Although using a cell phone and websurfing are verboten while driving, police policy does not prohibit officers from listening to music from the car stereo, says Teixeira.
"It should!" exclaims Cox. "They're supposed to be doing their jobs, not listening to music. That's a recreational activity."
Even considering the initial impact that sent Mitchell reeling, another upsetting portion of the video occurs as Davis and a witness hoist Mitchell back into his chair mere seconds after he's been struck.
"As a professional, the police officer should have known not to move him," says Cox. "It's shocking to me that he didn't stop the witness from moving him, and that he then went so far as to help move him."
Mitchell, whose bones are brittle from the medication he takes to control AIDS, was treated and released at UVA hospital the day of the accident, then rehospitalized the following day in renal failure. In mid-December, doctors diagnosed broken bones in his shoulder, something he believes happened when he was lifted from the street into his chair.
On New Year's Day, three days before a show of his paintings was scheduled to open at the Mudhouse coffee shop, Mitchell was hospitalized with swelling in his joints and in "deep pain," he says. He remained hospitalized at Hook press time Tuesday, but he was scheduled to be moved to an area nursing home where he will remain for a minimum of three weeks.
Watching himself being struck by the car was "very upsetting," says Mitchell, who adds that the video confirms for him that his recollection of the accident is correct. He says he hasn't determined what steps he'll take– or whether he'll file a civil suit against the county or the city.
"That hasn't been part of my mind," he says. "I've been focusing on trying to get well."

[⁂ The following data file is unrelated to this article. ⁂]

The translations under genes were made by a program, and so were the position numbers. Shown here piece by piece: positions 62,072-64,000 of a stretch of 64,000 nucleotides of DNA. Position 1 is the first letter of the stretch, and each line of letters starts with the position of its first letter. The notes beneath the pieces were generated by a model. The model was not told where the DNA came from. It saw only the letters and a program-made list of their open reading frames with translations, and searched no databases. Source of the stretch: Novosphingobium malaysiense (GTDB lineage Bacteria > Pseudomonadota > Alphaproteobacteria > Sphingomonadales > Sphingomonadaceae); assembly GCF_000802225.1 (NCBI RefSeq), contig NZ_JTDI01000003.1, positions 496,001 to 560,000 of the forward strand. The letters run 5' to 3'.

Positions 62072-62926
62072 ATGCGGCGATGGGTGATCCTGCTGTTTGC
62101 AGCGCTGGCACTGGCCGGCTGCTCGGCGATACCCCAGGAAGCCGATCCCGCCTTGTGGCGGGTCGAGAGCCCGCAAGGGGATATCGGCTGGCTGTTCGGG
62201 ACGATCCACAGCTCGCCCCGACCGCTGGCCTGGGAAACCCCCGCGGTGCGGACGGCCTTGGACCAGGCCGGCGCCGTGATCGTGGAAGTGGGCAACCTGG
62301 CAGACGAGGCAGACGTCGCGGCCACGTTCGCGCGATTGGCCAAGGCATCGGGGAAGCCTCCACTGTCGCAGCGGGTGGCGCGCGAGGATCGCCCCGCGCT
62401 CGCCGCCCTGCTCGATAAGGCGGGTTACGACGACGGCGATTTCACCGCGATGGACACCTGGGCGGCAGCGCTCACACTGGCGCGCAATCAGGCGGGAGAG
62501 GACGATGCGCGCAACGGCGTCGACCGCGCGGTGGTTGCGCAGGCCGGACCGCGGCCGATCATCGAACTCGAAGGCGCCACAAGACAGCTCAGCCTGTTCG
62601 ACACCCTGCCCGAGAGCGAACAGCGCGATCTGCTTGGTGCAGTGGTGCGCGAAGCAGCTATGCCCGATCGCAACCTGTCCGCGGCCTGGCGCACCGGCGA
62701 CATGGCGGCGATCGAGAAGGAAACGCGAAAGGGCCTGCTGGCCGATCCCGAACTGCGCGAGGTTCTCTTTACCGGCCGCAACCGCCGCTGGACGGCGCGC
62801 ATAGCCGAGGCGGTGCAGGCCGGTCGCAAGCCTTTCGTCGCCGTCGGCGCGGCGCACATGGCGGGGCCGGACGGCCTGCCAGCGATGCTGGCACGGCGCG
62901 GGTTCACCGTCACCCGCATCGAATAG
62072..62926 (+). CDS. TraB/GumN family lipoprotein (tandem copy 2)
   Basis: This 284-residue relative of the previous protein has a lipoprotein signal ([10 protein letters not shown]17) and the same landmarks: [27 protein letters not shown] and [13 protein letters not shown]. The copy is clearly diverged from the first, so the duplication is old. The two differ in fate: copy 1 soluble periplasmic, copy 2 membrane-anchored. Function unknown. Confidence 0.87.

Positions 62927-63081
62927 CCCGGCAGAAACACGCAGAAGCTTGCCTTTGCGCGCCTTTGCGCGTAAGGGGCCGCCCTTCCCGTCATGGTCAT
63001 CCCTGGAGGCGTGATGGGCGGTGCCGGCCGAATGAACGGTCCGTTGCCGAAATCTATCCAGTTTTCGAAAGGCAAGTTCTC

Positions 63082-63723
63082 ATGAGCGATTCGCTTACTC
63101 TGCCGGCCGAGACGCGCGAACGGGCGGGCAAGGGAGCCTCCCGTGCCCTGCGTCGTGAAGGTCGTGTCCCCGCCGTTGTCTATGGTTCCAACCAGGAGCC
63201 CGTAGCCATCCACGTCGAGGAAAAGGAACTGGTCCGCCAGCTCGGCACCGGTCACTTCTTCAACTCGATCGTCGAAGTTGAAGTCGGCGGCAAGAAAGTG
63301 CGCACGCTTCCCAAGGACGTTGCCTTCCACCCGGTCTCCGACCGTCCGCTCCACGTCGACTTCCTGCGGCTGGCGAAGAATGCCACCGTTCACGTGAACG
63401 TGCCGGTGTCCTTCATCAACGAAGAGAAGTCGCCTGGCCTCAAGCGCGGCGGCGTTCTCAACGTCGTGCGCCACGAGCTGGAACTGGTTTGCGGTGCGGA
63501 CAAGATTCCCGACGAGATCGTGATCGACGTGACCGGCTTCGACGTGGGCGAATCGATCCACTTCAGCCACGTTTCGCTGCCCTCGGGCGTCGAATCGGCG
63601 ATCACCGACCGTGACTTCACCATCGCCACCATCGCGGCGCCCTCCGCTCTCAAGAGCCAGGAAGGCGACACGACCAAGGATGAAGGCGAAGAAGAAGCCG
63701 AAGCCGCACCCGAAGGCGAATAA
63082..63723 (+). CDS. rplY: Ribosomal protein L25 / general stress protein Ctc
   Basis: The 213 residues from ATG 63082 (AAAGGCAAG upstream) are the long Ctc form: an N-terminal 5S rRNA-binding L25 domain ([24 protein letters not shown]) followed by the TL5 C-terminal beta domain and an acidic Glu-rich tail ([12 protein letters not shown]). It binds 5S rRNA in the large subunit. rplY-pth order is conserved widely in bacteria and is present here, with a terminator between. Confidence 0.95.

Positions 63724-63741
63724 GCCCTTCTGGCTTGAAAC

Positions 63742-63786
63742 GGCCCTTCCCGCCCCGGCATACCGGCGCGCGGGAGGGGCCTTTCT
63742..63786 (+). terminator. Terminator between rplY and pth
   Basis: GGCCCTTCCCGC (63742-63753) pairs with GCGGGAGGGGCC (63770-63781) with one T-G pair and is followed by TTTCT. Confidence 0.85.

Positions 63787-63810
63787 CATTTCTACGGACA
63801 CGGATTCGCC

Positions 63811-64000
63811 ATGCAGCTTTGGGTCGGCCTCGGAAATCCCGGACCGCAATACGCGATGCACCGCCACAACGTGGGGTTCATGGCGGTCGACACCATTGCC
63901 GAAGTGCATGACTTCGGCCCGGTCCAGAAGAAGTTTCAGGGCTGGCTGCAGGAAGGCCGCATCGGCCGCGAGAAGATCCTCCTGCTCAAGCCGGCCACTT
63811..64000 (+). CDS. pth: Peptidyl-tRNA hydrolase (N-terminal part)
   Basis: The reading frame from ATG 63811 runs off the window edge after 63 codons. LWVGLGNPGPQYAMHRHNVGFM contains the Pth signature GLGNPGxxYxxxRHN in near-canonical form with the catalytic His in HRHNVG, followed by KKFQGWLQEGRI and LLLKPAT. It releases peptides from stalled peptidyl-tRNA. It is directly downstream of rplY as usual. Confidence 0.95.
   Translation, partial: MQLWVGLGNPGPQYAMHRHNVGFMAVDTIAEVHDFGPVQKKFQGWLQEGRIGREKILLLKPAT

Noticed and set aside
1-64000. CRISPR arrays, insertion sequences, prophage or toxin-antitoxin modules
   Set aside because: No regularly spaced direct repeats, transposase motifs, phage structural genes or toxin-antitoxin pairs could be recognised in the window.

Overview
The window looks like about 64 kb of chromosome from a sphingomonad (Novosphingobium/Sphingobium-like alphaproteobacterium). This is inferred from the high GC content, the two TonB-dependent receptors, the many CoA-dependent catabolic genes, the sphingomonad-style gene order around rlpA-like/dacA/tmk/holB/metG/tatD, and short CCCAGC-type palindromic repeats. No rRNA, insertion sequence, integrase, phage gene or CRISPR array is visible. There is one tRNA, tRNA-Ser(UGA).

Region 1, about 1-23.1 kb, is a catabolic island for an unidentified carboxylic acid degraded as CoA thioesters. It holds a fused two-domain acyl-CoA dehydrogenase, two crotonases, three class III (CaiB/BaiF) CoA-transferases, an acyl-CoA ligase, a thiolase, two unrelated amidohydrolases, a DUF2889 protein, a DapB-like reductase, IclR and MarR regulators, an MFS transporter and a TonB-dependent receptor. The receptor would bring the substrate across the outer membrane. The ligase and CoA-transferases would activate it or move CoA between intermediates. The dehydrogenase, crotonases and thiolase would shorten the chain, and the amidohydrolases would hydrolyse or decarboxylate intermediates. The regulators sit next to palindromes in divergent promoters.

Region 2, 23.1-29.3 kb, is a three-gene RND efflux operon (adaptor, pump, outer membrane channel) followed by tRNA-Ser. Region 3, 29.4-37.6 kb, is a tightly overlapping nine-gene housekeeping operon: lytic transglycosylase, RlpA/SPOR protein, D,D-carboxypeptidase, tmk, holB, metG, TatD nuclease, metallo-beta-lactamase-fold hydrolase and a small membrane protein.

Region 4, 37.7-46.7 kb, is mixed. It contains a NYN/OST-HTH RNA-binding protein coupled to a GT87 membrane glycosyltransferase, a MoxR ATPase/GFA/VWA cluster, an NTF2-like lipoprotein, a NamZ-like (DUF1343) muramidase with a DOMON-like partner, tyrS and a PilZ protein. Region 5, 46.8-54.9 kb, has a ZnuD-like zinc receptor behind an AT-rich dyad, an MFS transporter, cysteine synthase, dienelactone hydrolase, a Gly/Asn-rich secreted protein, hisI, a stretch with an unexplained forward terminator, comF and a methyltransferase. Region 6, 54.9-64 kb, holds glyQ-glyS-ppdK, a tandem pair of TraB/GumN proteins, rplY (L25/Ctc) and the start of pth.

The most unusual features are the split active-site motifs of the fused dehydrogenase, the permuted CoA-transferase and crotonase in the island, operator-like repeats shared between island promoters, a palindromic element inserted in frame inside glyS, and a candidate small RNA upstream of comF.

While it was an Albemarle County police officer who struck him, what happened after the accident added insult to his injuries. Charlottesville police, who investigated the accident, opted to ticket Mitchell, and delivered the summons while he was being treated in the UVA emergency room. Although the charge, failing to obey a pedestrian signal, was eventually dropped because the statute didn't exactly describe the pedestrian signal Mitchell supposedly violated, Charlottesville Commonwealth's Attorney Dave Chapman declined to apologize for prosecuting Mitchell.
Longo, however, says he saw Mitchell in City Hall several weeks ago, apologized to him, and says he plans to "follow up" now that the case is resolved.
Teixeira says the Albemarle County Police Department has learned a lesson from the incident– "to respond empathetically as soon as you can." Police policy prohibits officers from commenting on internal or external investigations, and Teixeira– who on Monday issued an apology to Mitchell on behalf of Albemarle County Police– believes the policy contributed to community concerns that the Department was engaging in a cover-up or simply didn't care.
"That's not the case," he says.
Albemarle County's internal investigation into the incident will wrap in a couple of weeks, says Teixeira, who doesn't know whether results will be made public. The video was released to the public two business days after the case was dropped and after numerous media appeals for the public document. Texeira says the release, which might legally have been withheld until the internal investigation wrapped, was an effort to help people understand how the accident happened.
"We're hoping by putting the video out," he says, "that people can make their own minds up."